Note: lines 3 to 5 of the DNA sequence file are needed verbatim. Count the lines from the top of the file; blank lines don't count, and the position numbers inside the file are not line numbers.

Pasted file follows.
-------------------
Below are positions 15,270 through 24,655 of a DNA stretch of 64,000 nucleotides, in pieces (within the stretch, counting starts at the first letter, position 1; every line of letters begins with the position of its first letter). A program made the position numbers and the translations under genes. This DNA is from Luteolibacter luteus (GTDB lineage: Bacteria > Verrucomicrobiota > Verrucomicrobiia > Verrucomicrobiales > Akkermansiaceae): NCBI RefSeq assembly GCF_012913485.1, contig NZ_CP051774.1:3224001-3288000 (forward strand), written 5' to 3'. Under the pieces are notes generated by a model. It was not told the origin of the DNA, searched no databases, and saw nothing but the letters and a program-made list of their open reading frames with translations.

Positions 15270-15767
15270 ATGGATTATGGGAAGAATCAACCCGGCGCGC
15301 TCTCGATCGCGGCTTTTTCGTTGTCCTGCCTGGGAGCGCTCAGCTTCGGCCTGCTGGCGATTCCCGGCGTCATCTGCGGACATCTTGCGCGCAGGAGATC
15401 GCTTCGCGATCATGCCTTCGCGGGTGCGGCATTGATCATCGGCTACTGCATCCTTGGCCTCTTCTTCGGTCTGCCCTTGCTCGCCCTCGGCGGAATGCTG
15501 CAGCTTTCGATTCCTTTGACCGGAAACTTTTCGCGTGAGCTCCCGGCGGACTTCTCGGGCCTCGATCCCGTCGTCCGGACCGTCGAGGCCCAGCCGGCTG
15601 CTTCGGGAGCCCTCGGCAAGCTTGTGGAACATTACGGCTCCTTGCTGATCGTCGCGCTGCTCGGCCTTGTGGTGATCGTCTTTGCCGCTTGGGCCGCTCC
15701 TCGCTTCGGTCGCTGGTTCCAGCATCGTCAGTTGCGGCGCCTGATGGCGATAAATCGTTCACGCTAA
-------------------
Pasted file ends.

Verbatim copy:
15270 ATGGATTATGGGAAGAATCAACCCGGCGCGC
15301 TCTCGATCGCGGCTTTTTCGTTGTCCTGCCTGGGAGCGCTCAGCTTCGGCCTGCTGGCGATTCCCGGCGTCATCTGCGGACATCTTGCGCGCAGGAGATC
15401 GCTTCGCGATCATGCCTTCGCGGGTGCGGCATTGATCATCGGCTACTGCATCCTTGGCCTCTTCTTCGGTCTGCCCTTGCTCGCCCTCGGCGGAATGCTG